Coconut oil is a popular skin moisturizer. It’s full of fatty acids, including linoleic acid and lauric acid. Studies have shown that coconut oil can act as an anti-inflammatory and a protective skin barrier.

Hemp Oils

CBD hemp oil and hemp seed oil may help maintain the average moisture content of the skin and support skin health.

  • CBD cannabidiol may support a normal inflammatory response on the skin surface. Studies have shown that CBD oil has antifungal properties, which can help with infection control and swelling relating to fungal infections.
  • Hemp seed oil is a brilliant source of omega oils. Balanced fatty acids serve the skin by protecting it against inflammation associated with skin issues, including atopic dermatitis and pruritus.

A CBD relief balm with coconut oil offers a combination of two great oils that can serve your pet’s skin health.

Apple Cider Vinegar

By making an acidic solution of apple cider vinegar and water, you can clean infectious spots on your dog’s skin or in their ears. A vinegar bath can ease itchiness and neutralize the skin pH to make it less favorable for yeast to grow. Don’t ever pour ACV into your dog’s ears, rather use cotton balls and gently wipe the external ear flaps. ACV is a great ear cleaner for all dogs.

Essential Oils

Some essential oils can soothe your dog’s skin condition with anti-inflammatory and antifungal properties. Witch HazelTea Tree, or Myrrh are good options, but remember to dilute them. Tea tree oil is toxic for dogs, so use it only for topical treatment. Another plus of essential oils is that they combat that infected skin odor.

Special Shampoo

Medicated dog shampoos are often part of a treatment plan for a skin infection. Degreasing shampoos will help to strip excess oils and dry the skin of fungi overgrowth. Your veterinarian will be able to prescribe the right shampoo.

Probiotics for Yeast Infections in Dogs

Probiotics for Yeast Infections in Dogs

Probiotics are tiny bacteria in your dog’s digestive tract. When the beneficial probiotic bacteria suffer and die due to medications or illness, your dog becomes more prone to infections, gastrointestinal upset, allergies, and other health problems.

How Do Probiotics Help?

Since yeast infections are secondary to other health problems, boosting your dog’s immune system and supporting their gut flora population may aid in reducing unwanted health conditions. Studies have shown that bacterial imbalances in the gut are associated with inflammatory skin conditions, such as Malassezia or yeast dermatitis.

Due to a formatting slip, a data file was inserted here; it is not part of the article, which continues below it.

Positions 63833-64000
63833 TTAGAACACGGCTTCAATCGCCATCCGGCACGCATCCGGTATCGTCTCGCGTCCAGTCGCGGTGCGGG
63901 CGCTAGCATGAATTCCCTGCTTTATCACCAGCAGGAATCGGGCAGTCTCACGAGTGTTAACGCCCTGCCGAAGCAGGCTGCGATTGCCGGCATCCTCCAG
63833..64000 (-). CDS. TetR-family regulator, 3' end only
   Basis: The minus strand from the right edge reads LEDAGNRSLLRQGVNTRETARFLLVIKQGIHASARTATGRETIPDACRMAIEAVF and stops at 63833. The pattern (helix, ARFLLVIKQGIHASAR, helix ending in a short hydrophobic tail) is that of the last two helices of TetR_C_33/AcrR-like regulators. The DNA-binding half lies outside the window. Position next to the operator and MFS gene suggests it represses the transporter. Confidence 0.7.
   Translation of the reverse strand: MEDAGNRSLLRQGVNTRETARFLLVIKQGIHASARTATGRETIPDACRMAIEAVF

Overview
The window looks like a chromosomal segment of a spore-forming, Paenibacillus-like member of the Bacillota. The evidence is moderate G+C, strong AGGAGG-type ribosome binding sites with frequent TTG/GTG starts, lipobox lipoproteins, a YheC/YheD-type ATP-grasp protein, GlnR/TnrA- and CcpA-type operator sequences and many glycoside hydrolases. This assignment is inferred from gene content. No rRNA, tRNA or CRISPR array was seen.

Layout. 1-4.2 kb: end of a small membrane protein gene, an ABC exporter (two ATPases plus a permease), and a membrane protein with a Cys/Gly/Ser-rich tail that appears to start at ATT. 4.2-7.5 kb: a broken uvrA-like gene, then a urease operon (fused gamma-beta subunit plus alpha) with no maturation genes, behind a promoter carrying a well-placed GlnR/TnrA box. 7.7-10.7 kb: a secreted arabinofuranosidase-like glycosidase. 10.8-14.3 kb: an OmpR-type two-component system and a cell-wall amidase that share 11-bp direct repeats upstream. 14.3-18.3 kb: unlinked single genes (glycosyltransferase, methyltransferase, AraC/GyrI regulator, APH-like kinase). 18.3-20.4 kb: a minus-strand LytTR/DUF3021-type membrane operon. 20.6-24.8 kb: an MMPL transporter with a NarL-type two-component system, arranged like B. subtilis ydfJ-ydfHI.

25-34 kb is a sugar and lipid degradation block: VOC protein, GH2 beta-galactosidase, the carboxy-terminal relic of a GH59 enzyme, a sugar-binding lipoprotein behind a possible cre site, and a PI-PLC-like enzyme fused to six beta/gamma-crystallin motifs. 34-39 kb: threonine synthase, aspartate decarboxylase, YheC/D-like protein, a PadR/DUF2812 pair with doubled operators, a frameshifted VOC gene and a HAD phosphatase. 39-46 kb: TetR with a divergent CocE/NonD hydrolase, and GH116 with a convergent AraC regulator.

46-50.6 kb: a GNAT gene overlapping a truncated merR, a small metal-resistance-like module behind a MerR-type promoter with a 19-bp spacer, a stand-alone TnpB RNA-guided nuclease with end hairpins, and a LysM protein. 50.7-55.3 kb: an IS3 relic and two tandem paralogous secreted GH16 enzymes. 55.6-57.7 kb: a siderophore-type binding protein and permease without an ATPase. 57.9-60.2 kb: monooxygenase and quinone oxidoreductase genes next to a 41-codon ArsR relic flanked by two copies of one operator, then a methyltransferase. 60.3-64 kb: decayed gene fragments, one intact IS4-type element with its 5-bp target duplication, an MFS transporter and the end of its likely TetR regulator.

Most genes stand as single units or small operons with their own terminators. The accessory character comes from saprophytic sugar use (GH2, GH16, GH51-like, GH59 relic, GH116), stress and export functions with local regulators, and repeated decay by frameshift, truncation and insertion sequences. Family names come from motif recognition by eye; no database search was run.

Frontiers of Immunology experts stated in their report that “the microbiome can be considered a therapeutic target for treating inflammatory diseases.” They go on to claim that interventions with probiotic supplements “seem promising” for restoring the damaged microbiome functionality.

Buying your dog a probiotic product may improve healthy bacteria levels in the gut, internally working to strengthen the immune system, which impacts the rest of the body, skin included.

When to See the Vet

It would be best if you were taking your dog to the vet one to two times a year, depending on their stage of life and their history. Regular checkups can prevent serious illness down the line, including endocrine diseases that can trigger yeast overgrowth.

Illness can often be unavoidable, though, and if your pet is showing redness and inflammation on their skin or around the ears, it’s best to take them to the vet for a diagnosis. Just think, underlying severe illness is often at play when the yeast flora is unbalanced, and dealing with those issues early on can lead to correct care for your companion animal.

Yeast Infection Prevention

The prevention of infection in dogs involves knowledge of symptoms. Once you are aware of the signs, you know what to observe. Preventing yeast infections can be done with the following steps:

  • Regularly check your pet’s skin and ears for signs of redness and inflammation. In the ears, look for any discharge or strange ear odor.
  • After your dog has gotten wet, whether from a bath or playing outside, make sure you dry them thoroughly, especially in folds where moisture builds up and encourages yeast growth.
  • Avoid wetting your dog’s head and ears, and instead, wipe them clean with a damp cloth or cotton ball. Ask your vet for an ear cleaner with a natural drying agent.
  • Grooming is vital for skin health. Keep your dog’s hair and nails trimmed and treat them to a day at the doggy spa now and then.
  • Speak to your vet about getting antifungal shampoo for preventative measures.
  • Sometimes allergy tests are necessary.
  • A change of diet can make a difference, as well as the addition of supplements that can boost your pet’s immune system.

The best way to prevent recurring yeast infections in your dog is to deal with the root cause.

Final Thoughts: Yeast Infection in Dogs

happy dog with healthy ears

Shampoos and natural remedies may treat skin or ear infections, but more importantly, you need to partner with your vet to address the causative illness. Finding a vet that you trust is the first step in your animal’s care plan. Natural remedies and supplements can form part of that plan, but professional treatment is necessary for yeast infections.

Over and above wanting to snuggle your pet’s soft skin, you want them to live an itch-free life.

Frequently Asked Questions

How do probiotics help my dog’s yeast infection?

Probiotics can increase the healthy gut bacteria population. Since yeast infections are secondary to other health problems, boosting your dog’s immune system and supporting their gut flora population may aid in reducing unwanted health conditions.

How do I prevent yeast infections?

Regular checkups with your dog’s vet can prevent serious illness down the line, including endocrine diseases that can trigger yeast overgrowth. You can also prevent yeast infections by cleaning your dog and making sure they are dry after a bath.

When should I take my dog to the vet for a yeast infection?

If your pet shows redness and inflammation on the skin or ears, it’s best to take them to the vet for a diagnosis.